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Processing an exchange object in a producer—which usually involves sending a message to a remote destination and waiting for a reply—can potentially block for a significant length of time. If you want to avoid blocking the current thread, you can opt to implement the producer as an asynchronous processor. The asynchronous processing pattern decouples the preceding processor from the producer, so that the process() method returns without delay. See Asynchronous Processing.

When implementing a producer, you can support the asynchronous processing model by implementing the org.apache.camel.AsyncProcessor interface. On its own, this is not enough to ensure that the asynchronous processing model will be used: it is also necessary for the preceding processor in the chain to call the asynchronous version of the process() method. The definition of the AsyncProcessor interface is shown in Example 9.2.

The asynchronous version of the process() method takes an extra argument, callback, of org.apache.camel.AsyncCallback type. The corresponding AsyncCallback interface is defined as shown in Example 9.3.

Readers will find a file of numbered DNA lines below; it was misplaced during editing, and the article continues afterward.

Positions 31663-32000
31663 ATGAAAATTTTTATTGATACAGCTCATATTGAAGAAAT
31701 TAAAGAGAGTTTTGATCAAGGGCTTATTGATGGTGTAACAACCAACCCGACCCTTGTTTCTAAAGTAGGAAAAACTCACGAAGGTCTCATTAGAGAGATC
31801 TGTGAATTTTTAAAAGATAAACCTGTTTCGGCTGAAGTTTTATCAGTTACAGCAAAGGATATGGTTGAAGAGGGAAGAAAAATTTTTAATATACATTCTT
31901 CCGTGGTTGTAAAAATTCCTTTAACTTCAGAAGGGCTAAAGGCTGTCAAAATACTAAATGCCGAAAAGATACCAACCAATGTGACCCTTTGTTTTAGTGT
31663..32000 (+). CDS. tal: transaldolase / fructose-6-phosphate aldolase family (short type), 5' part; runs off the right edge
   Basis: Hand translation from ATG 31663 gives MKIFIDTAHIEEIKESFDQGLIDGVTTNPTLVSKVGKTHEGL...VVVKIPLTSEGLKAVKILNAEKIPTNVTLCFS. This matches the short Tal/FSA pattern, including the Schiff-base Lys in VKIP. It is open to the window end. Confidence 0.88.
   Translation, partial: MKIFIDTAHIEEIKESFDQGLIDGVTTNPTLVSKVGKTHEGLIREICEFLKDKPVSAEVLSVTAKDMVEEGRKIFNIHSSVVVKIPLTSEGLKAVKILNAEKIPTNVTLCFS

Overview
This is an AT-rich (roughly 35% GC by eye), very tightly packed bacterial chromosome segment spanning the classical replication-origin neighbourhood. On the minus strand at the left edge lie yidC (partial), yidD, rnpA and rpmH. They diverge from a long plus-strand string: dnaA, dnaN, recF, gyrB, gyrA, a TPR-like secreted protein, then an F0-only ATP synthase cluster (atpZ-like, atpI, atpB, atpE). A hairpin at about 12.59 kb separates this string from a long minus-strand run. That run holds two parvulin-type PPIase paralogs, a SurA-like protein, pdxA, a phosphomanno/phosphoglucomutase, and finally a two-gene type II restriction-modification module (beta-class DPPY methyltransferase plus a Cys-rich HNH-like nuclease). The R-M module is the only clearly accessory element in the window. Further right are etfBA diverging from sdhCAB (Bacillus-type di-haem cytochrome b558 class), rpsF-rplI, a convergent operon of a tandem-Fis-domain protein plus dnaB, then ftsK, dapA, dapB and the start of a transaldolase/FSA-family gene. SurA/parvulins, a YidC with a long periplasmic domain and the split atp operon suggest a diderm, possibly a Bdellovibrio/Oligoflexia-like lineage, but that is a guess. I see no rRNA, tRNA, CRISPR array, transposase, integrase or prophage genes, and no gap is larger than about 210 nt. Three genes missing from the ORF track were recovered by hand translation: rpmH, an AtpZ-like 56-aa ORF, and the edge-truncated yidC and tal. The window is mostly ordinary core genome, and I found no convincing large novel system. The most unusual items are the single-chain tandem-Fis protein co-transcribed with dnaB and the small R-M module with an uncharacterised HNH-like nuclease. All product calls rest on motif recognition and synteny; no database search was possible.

The caller of AsyncProcessor.process() must provide an implementation of AsyncCallback to receive the notification that processing has finished. The AsyncCallback.done() method takes a boolean argument that indicates whether the processing was performed synchronously or not. Normally, the flag would be false, to indicate asynchronous processing. In some cases, however, it can make sense for the producer not to process asynchronously (in spite of being asked to do so). For example, if the producer knows that the processing of the exchange will complete rapidly, it could optimise the processing by doing it synchronously. In this case, the doneSynchronously flag should be set to true.

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